The 37th Annual Ornamental Horticulture Field Day will offer tours of the trial gardens at the Mississippi Agricultural and Forestry Experiment Station branch. There will also be research updates from Mississippi State University and U.S. Department of Agriculture-Agriculture Research Service researchers.
After reading about ornamental vegetables several years ago, I became interested in expanding the selection of ornamental bedding plants in my landscape. Then I saw a planting of ornamental peppers.
I am a true “chili head” with a passion for hot peppers, and I have even made an apple and habanero wine. I have grown jalapeño, habanero and the like as bedding plants, as many of the extremely hot peppers produce very colorful fruit.
By Justin Ammon
Mississippi Agricultural and Forestry Experiment Station
MISSISSIPPI STATE — Sharon Hodge is not a social scientist, but as a Gulfport resident who stayed for two of the nation’s deadliest hurricanes -- Camille (1969) and Katrina (2005) -- she understands the type of person who chooses to tackle these mega storms.
MISSISSIPPI STATE – The number of non-Mississippians applying to Mississippi State University’s College of Veterinary Medicine has more than doubled in three years as the total number of applications continues to grow, defying a national trend.
Dr. Rich Meiring is a professor in the Department of Pathobiology and Population Medicine and director of admissions for the college.
By Karen Templeton
MSU Ag Communications
STONEVILLE – Early planting and higher-than-average temperatures have led to Mississippi’s earliest rice crop harvest to date.
Optimal planting for rice is before May 1, and favorable conditions allowed most of the state’s crop to make it in by that date. Then, hot summer temperatures accelerated the crop’s maturation process, allowing more than half of Mississippi’s rice to be harvested by early September.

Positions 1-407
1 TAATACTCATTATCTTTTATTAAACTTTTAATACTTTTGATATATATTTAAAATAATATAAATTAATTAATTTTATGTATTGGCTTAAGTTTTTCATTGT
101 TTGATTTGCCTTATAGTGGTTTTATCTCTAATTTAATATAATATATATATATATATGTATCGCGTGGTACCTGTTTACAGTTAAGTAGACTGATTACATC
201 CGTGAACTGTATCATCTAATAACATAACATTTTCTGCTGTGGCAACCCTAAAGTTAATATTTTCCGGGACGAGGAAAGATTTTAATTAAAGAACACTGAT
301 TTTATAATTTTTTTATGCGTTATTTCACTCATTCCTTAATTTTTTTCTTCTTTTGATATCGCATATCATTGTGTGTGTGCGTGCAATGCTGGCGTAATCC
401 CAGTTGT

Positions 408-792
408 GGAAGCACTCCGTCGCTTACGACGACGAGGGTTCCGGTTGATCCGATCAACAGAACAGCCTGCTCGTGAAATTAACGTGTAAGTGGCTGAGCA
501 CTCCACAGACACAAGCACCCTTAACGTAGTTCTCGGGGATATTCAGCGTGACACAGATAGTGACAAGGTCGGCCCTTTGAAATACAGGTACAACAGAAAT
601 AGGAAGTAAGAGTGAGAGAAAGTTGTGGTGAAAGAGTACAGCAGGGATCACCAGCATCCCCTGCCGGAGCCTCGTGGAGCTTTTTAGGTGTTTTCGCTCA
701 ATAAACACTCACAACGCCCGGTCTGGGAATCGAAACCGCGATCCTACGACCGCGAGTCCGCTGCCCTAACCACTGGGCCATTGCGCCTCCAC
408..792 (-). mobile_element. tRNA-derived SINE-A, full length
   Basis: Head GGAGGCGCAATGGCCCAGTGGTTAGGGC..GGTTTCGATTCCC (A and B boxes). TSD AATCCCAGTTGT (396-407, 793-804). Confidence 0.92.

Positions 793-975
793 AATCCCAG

MISSISSIPPI STATE – Gardeners across the region should clear their calendars for Oct. 15-16 so they can participate in the Fall Flower and Garden Fest, the largest home gardening show in the Southeast.
Mississippi State University, through the Extension Service and the Mississippi Agricultural and Forestry Experiment Station, is sponsoring the annual event at the Truck Crops Branch Experiment Station in Crystal Springs. Gates will be open from 9 a.m. to 2 p.m. daily, and admission and parking are free.
MISSISSIPPI STATE – Launching a business can be challenging and overwhelming, but a recently updated Cooperative Extension Service publication can help provide entrepreneurs with keys to success.
Cashing in on Business Opportunities is a comprehensive educational curriculum designed to help aspiring and existing home-based business and microbusiness owners address challenges.
MISSISSIPPI STATE – Anyone who wants to learn about historic gardens of the South should plan to attend Mississippi State University’s 55th annual Edward C. Martin Jr. Landscape Design Symposium on Oct. 20.
The MSU Department of Landscape Architecture and the Garden Clubs of Mississippi, Inc., sponsor the event each fall to teach participants about landscape architecture and gardening. This year’s theme is the gardens and historic plants of the Antebellum South.
It may be early September, but now is a good time to start thinking about growing fresh herbs to harvest during the winter months.
Fresh herbs are relatively easy to grow in containers. In addition to offering a feast for the palate, herbs can offer a feast for the eyes. Many of the basic herb species are available in variegated or multicolored foliage. The multicolored ones work well in recipes, but they also make flavorful garnishes.
By Patti Drapala
MSU Ag Communications
MISSISSIPPI STATE – A Mississippi State University research project to convert trail camera photographs into management tools has led to new software that could improve the deer population “picture.”
Wildlife biologists take age and antler measurements from harvested deer because the physical collection of data is relatively easy. Until recently, harvested deer were the only source of such data, so it provided no information on the remaining deer.